19 April 2008

Marsa Esh Sheikh, Sudan

Anchored at Marsa Esh Sheikh
Shubuk Channel


712 Miles to the Suez Canal!

The sun is just about to set over the African savanna with some people living in small tents along the shore line. A road is off in the distance where an occasional truck passes by. And there is a thick haze from all the sand in the air.

We left Long Island this morning after deciding that we would move up through the Shubuk Channel so when we leave tomorrow morning for the Port of Suakin we will be 10 miles closer. This was a transit was through many, many reefs. This is another anchorage the should show up on the Google Earth program and you should be able to get a really good view of the reefs that we passed and are those that we are presently anchored amongst.

We all jumped in the water after anchoring in hopes of spearing some delicious grouper. But visibility was low, so it is chicken tonight.

The winds seem to die down overnight. Then around 10am they start to pick up, and by noon its blowing 25 knots. So tomorrow we are going to leave at 6am for our 15 mile trip, hopefully arriving before noon when the winds start to kick up from the north.

We are still traveling with S/V Shiraz and S/V My Chance. We will all probably all be together until we get through the Suez Canal. We met Kian and Alim (from S/V My Chance) while we were in Aden, and they asked if they could sail along with us, and we have all been together since. The funny part is that the other night Alim was telling us how great their trip in to inland Yemen was from Aden, and how much they had enjoyed themselves. We asked him why he did not recommend this trip to us. He said that they were ready to leave Aden and did not want to sail up the Red Sea by themselves. And if we had gone inland, then they would have to wait until we got back. Thats funny!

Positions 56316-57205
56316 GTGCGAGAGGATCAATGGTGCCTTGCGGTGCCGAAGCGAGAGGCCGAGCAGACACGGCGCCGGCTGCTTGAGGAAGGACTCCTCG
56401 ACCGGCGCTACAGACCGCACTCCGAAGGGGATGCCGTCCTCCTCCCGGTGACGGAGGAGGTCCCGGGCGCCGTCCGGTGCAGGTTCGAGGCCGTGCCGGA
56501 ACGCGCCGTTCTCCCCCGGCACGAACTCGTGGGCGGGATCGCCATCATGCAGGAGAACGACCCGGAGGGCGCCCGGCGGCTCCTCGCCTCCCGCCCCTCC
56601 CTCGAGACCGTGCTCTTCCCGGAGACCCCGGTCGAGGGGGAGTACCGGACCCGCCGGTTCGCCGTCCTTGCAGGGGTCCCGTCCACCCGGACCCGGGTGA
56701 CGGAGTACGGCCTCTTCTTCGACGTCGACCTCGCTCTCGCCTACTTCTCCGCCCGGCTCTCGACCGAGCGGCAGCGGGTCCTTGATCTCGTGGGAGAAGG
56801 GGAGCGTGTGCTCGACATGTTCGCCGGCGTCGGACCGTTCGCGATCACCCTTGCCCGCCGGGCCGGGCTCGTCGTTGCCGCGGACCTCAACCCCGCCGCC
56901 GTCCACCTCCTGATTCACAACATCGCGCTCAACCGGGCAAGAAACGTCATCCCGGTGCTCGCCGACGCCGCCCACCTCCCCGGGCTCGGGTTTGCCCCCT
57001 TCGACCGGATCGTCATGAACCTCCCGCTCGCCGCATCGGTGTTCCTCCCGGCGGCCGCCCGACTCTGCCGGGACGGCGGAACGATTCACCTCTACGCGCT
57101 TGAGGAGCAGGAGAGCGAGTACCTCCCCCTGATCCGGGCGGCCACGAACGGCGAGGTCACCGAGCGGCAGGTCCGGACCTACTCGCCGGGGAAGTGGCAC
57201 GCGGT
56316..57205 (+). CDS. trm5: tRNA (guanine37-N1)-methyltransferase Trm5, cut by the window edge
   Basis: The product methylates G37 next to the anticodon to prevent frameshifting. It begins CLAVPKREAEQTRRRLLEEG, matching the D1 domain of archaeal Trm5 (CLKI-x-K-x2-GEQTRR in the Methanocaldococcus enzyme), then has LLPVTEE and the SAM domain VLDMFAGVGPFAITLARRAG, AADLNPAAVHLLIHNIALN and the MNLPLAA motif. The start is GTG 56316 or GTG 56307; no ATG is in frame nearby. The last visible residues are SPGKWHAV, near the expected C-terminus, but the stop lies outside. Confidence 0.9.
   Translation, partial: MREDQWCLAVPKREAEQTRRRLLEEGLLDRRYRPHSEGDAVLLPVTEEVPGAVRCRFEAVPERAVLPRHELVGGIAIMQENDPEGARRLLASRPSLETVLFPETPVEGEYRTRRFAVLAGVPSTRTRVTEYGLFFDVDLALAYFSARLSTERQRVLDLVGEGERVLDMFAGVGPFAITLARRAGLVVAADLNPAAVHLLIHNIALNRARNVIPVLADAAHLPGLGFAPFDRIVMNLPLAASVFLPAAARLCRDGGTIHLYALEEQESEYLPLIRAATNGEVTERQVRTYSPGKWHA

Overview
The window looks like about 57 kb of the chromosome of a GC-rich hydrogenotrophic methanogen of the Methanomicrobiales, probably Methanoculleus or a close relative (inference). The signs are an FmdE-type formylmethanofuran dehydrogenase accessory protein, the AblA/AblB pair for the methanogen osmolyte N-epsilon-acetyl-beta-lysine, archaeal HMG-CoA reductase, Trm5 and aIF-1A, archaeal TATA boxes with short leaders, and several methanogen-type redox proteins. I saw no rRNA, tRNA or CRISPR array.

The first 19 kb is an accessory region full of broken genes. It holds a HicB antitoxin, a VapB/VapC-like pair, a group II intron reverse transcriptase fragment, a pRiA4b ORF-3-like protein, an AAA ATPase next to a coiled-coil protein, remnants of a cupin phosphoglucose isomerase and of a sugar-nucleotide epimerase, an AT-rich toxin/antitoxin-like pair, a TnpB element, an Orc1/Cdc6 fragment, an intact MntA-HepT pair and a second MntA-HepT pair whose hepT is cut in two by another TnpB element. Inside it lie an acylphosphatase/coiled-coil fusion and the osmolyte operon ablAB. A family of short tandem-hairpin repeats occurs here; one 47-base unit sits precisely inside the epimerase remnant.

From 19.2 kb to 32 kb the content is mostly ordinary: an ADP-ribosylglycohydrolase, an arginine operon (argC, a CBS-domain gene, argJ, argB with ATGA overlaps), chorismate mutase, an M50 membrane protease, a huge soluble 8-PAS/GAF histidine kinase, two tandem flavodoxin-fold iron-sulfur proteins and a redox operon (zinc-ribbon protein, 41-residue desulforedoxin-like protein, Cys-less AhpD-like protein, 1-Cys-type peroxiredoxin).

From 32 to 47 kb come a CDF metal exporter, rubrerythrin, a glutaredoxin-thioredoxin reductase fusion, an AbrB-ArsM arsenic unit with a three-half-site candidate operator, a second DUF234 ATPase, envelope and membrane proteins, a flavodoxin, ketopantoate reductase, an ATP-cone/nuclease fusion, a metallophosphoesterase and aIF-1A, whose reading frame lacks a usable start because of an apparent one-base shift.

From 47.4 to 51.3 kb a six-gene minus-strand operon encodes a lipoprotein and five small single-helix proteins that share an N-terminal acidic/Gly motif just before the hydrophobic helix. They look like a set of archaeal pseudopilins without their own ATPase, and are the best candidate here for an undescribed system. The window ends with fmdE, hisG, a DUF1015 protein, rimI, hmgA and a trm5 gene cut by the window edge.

Alim and Kian are from Turkey and are one of the very few Turkish boats sailing around the world. There trip is completed when they get back. There will be a big reception for them when they arrive because they have been writing for a sailing magazine in Turkey and have a big following.

More when it happens,
Tom and Amy

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